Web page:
Dr. Avery Russell, assistant professor of biology, attended the national meeting of the Animal Behavior Society (ABS) in August of 2019 in Chicago.
Russell co-hosted a diversity workshop on cultural competency at the meeting.
Dr. Cameron Jones and doctoral student Montrai Spikes also led the event.
“The goal of the workshop was to increase retention of underrepresented minorities in science,” Russell said. “We strived to do this by improving cultural competency education.”
About the workshop
The event opened with talks by professors of animal behavior, Drs. Erica Westerman and Zuleyma Tang-Martinez.
They serve as fellow experts in addressing diversity, equity and inclusion.
“Their talks covered concepts of implicit bias, otherness and manifestations of bias,” Russell said. “They emphasized the importance of being culturally competent.”
Following the talks and with guidance from the co-hosts, invited panelists addressed questions.
These questions related to building cultural competency and practicing inclusivity.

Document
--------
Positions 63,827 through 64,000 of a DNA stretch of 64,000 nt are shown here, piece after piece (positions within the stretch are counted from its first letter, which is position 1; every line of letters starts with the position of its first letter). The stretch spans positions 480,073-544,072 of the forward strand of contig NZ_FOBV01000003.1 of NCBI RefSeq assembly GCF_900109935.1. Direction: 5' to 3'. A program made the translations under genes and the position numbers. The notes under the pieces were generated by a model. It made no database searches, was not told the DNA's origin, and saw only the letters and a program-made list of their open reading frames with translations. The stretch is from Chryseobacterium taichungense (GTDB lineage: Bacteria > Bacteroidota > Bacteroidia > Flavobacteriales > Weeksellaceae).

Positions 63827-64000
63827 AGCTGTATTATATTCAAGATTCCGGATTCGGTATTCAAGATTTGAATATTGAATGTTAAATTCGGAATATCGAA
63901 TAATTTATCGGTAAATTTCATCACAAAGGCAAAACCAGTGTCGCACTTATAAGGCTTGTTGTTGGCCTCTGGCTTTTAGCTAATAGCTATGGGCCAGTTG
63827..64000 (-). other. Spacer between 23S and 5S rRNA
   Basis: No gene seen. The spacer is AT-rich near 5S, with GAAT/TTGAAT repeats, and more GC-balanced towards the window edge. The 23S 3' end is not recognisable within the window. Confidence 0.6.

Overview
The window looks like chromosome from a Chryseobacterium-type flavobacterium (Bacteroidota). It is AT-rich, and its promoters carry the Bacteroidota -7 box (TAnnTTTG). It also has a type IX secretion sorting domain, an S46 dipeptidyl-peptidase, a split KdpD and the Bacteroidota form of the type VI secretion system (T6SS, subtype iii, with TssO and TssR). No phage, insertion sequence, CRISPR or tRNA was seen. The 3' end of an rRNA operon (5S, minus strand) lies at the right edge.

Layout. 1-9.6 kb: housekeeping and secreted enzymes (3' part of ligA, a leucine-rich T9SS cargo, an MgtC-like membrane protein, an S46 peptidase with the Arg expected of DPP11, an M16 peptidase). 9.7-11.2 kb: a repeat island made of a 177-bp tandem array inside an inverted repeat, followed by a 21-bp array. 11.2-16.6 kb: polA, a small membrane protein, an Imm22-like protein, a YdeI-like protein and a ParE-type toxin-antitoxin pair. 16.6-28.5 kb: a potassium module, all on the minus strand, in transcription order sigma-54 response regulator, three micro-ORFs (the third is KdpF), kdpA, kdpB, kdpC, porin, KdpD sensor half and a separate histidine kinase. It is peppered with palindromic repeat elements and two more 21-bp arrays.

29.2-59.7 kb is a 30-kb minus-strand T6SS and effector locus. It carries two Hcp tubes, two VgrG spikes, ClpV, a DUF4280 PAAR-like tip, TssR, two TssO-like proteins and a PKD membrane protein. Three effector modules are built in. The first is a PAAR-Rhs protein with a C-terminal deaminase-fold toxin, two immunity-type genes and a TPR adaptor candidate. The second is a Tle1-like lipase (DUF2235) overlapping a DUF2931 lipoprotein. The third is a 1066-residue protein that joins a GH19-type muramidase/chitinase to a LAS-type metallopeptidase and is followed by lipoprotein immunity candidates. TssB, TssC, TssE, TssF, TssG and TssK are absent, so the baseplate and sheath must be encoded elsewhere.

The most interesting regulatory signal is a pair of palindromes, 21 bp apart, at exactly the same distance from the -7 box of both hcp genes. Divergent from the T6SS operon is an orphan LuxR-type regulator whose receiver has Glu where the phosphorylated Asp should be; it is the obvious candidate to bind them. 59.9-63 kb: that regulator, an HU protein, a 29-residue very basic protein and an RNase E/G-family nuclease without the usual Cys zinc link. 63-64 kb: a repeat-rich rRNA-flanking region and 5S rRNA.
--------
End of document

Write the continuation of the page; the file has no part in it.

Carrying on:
The panelists also provided recommendations for change and support.
- Patricia Brennan.
- Rebecca Calisi.
- Aimee Dunlap.
- Chris Schell.
- Zuleyma Tang-Martinez.
- Erica Westerman.
More than 100 of the approximate 600 attendees at the conference participated in the workshop.
“Our goal was to train scientists at all stages to demystify the field,” Russell said. “We hope we helped scientists see the unique issues facing underrepresented minorities in science.”
ABS is a nonprofit organization that strives to promote and advance the scientific study of animal behavior.
The organization provided $1,000 for the cultural competency workshop.
Access the diversity, equity and inclusion strategies and tools shared at the conference here.